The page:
A Red Wing Rose in the Darkness

Today I watched as a sixteen year old girl was untethered, loosed. I watched her become something wild.

I teach acting. This girl was giving her final performance of the iconic scene between Nina and Konstantin at the end of Chekhov’s The Seagull. I had encouraged the students to let go of the technique and let the creative energy flow. And she did. We saw her perform on a level above her own abilities. We saw her in the throes of something that cannot be fully defined.

Everyone watching knew it was happening. We had all seen peers tap into a nice well of emotion, but this was different. This was transcendence. This was, as Plato would have called it, possession. This was, as Coleridge would have called it, a manifestation of the primary imagination. This was, as Keats would have called it, the mystery.

She is young, so it was messy. She is young, so she didn’t know how to let go of it when the scene was over. She sat shaking and crying, elated and happy. “It’s ok,” she said. “I’m fine. It’s just Nina.”

Every honest person knows there is an intangible part of the human experience. It is larger––much larger––than the tangible, observable part. Of course, you are free to remain earthbound. But If, as an artist, you have never connected with the intangible, then you have never created art.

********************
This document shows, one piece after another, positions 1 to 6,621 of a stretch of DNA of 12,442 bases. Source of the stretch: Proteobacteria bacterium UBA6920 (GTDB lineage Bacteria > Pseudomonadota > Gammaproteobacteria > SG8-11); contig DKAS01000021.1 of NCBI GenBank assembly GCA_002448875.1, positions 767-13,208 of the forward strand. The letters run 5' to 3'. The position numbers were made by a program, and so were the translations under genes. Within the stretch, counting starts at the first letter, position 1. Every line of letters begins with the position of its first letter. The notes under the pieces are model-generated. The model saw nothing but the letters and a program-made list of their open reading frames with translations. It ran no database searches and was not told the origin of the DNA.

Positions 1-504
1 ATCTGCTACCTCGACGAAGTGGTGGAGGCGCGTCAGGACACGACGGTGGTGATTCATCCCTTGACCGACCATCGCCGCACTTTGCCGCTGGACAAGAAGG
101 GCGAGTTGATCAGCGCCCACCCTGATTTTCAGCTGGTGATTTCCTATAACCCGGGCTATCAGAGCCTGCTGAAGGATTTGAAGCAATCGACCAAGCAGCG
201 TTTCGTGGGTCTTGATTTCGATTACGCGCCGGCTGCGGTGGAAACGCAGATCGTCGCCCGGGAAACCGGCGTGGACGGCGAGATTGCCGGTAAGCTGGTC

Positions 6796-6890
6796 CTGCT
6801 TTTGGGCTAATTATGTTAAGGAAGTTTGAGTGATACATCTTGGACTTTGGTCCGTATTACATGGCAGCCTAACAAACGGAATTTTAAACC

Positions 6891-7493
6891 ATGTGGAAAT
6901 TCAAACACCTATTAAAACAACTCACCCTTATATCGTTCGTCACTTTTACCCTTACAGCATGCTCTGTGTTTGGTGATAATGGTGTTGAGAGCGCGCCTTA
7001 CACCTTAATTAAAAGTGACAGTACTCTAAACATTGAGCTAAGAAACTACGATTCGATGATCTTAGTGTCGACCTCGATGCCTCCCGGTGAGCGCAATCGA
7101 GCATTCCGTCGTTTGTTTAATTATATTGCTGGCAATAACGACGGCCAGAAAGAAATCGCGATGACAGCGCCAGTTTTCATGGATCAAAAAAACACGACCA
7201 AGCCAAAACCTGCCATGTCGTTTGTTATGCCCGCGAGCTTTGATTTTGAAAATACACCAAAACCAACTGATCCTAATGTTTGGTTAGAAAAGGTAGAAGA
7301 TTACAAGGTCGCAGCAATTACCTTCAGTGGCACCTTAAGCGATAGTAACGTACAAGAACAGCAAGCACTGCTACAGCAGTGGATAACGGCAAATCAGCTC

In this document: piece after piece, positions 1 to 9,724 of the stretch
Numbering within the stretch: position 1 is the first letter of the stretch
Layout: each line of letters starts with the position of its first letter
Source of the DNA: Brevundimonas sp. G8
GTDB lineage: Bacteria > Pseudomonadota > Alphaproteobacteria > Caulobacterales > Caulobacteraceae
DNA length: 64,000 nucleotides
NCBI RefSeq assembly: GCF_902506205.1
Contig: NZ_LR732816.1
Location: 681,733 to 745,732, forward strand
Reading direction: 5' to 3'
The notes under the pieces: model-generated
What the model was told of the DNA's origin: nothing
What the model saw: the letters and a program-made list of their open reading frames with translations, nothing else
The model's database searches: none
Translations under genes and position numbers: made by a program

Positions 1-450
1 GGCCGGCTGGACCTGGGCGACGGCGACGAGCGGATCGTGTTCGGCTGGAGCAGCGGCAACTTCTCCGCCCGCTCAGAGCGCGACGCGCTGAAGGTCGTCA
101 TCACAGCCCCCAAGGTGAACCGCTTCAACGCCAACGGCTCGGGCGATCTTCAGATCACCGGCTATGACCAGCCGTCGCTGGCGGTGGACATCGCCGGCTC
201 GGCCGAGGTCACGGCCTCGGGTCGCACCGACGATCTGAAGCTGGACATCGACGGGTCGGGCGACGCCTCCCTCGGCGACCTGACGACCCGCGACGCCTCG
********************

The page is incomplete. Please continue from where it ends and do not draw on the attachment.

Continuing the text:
I saw a girl float away today. She is never coming back.

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Encounter

We were riding through frozen fields in a wagon at dawn.
A red wing rose in the darkness.
.
And suddenly a hare ran across the road.
One of us pointed to it with his hand.
.
That was long ago. Today neither of them is alive,
Not the hare, nor the man who made the gesture.
.
O my love, where are they, where are they going
The flash of a hand, streak of movement, rustle of pebbles.
I ask not out of sorrow, but in wonder.
.
–Czeslaw Milosz
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